Health

Learning To Swim

Eight weeks ago I finally got around to taking swimming lessons. It's something that I had been planning to do ever since moving to live near the beach 18 months ago. There are a number of reasons for this: firstly, I don't feel safe in the ocean when I'm out of my depth. Deep down I know that I'm not a confident swimmer and whenever I'm in deep water my body responds with a lot of anxiety. I figured that if I knew I could swim confidently I wouldn't get so anxious about not being able to touch the bottom.I go body boarding a lot and I feel relatively safe with the board strapped to my arm. But I get caught in rips all the time and I know that if the strap was to break or I lost the board somehow, I'd be in real trouble. Plus I think swimming is a great exercise for overcoming deep-seated anxiety. The full immersion in the water gives gentle stimulation to our nervous system, and it's also a relatively low impact exercise. So long as you don't drown, that is. [caption id="attachment_2733" align="aligncenter" width="640"]Swimming: How hard can it be? Swimming: How hard can it be?[/caption] The arm movement involved in swimming could also be particularly beneficial. We generally use our arms to move things in our environment: to take action; and I believe that taking action is the antidote to the anxiety that we feel when we think was are powerless. I also suspect that the migraine headaches I sometimes get are related to muscle tension in the back of my neck and shoulders. Getting some motion on my shoulders and neck should help release that tension and give me the feeling that I'm moving forward under my own power. (more…)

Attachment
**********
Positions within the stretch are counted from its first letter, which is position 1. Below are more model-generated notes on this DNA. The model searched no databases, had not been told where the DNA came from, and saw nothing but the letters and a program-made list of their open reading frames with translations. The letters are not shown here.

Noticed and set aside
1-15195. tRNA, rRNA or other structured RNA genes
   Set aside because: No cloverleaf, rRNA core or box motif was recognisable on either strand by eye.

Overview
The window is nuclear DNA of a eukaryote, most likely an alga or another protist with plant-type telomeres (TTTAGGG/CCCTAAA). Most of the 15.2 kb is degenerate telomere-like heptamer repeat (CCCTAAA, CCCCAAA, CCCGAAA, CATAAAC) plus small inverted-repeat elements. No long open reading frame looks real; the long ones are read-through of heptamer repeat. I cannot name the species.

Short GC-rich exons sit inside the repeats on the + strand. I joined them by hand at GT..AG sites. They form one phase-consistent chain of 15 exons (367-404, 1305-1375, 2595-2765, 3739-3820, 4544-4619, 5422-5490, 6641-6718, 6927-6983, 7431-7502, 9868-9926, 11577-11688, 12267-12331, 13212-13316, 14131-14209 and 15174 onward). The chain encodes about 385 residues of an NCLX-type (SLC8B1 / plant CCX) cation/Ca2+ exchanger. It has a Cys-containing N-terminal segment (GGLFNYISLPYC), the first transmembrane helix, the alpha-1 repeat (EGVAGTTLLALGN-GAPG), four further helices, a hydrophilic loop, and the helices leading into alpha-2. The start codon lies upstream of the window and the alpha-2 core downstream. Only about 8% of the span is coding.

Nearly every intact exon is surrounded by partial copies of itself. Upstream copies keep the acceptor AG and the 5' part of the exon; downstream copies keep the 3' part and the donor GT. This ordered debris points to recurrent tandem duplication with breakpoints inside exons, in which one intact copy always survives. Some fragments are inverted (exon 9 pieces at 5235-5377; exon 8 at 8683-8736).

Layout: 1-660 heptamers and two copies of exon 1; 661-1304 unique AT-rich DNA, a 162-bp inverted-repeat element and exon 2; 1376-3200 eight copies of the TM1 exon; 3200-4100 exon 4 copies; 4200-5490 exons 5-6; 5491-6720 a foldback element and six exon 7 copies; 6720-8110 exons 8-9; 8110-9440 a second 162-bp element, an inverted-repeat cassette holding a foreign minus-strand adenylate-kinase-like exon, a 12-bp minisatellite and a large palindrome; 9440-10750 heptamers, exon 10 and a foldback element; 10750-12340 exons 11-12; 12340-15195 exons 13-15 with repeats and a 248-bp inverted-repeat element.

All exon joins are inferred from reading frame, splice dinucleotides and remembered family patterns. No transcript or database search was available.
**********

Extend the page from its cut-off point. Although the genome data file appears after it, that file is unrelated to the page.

By Graham Stoney, ago